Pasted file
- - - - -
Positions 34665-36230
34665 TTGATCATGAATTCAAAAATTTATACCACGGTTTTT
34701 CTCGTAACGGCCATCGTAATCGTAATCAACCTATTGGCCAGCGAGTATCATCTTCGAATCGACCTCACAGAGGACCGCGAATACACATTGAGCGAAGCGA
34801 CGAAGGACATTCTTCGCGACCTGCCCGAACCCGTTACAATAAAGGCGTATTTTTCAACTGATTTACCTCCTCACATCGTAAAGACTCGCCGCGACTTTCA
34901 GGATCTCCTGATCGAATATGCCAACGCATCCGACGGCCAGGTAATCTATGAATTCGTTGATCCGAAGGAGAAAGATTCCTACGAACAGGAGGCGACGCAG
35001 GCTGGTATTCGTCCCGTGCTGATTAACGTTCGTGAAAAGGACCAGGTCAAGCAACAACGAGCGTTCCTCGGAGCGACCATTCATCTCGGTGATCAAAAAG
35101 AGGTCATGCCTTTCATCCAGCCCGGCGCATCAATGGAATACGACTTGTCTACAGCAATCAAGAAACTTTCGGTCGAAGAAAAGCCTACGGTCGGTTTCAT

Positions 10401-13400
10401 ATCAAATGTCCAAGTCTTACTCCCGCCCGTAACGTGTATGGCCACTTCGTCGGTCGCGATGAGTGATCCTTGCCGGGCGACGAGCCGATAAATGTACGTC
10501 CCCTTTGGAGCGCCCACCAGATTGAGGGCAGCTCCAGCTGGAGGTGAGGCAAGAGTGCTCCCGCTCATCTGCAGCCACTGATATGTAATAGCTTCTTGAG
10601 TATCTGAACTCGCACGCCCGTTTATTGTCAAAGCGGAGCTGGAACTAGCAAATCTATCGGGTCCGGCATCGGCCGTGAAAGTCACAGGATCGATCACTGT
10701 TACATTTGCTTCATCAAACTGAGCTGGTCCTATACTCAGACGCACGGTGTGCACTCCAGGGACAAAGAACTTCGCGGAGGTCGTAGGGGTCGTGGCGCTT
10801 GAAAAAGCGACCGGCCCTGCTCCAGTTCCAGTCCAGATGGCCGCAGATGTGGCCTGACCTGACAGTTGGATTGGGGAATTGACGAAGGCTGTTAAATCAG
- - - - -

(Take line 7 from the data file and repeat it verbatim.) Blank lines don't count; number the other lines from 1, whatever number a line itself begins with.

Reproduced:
35101 AGGTCATGCCTTTCATCCAGCCCGGCGCATCAATGGAATACGACTTGTCTACAGCAATCAAGAAACTTTCGGTCGAAGAAAAGCCTACGGTCGGTTTCAT